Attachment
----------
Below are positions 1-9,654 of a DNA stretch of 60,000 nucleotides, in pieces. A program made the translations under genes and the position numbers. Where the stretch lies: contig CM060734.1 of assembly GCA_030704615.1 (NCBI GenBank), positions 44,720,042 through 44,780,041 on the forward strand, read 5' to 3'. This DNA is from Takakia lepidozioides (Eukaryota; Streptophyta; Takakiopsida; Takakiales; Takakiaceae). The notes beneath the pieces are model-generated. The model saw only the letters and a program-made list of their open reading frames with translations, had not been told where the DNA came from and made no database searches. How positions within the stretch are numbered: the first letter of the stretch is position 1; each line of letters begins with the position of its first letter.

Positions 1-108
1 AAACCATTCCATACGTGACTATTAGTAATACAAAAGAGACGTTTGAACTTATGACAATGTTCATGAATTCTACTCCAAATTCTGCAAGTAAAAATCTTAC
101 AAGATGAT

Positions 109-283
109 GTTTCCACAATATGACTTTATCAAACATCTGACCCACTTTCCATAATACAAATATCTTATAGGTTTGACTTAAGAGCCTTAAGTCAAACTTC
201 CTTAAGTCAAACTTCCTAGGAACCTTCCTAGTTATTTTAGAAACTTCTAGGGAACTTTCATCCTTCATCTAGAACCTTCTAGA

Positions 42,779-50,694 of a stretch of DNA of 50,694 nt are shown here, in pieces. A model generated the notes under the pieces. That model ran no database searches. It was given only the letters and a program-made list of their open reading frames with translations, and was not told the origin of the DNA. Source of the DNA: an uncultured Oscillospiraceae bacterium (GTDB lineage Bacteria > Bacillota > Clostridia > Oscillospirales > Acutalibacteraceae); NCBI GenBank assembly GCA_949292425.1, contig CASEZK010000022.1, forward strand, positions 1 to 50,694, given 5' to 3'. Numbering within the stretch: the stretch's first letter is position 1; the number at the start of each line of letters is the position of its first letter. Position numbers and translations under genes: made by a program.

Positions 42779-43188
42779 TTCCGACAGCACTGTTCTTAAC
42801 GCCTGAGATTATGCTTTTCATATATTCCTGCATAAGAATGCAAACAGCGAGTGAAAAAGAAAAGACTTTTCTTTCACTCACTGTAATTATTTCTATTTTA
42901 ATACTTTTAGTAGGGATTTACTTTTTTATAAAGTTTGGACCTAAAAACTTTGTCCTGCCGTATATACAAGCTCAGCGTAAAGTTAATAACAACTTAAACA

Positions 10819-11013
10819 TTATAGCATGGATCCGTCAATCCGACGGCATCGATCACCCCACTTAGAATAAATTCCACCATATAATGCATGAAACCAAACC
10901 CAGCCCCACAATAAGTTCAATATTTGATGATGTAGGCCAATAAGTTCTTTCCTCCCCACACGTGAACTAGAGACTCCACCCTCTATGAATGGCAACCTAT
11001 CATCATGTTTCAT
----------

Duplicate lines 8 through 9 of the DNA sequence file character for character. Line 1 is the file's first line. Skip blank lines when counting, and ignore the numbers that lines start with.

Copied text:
Positions 42,779-50,694 of a stretch of DNA of 50,694 nt are shown here, in pieces. A model generated the notes under the pieces. That model ran no database searches. It was given only the letters and a program-made list of their open reading frames with translations, and was not told the origin of the DNA. Source of the DNA: an uncultured Oscillospiraceae bacterium (GTDB lineage Bacteria > Bacillota > Clostridia > Oscillospirales > Acutalibacteraceae); NCBI GenBank assembly GCA_949292425.1, contig CASEZK010000022.1, forward strand, positions 1 to 50,694, given 5' to 3'. Numbering within the stretch: the stretch's first letter is position 1; the number at the start of each line of letters is the position of its first letter. Position numbers and translations under genes: made by a program.

Positions 42779-43188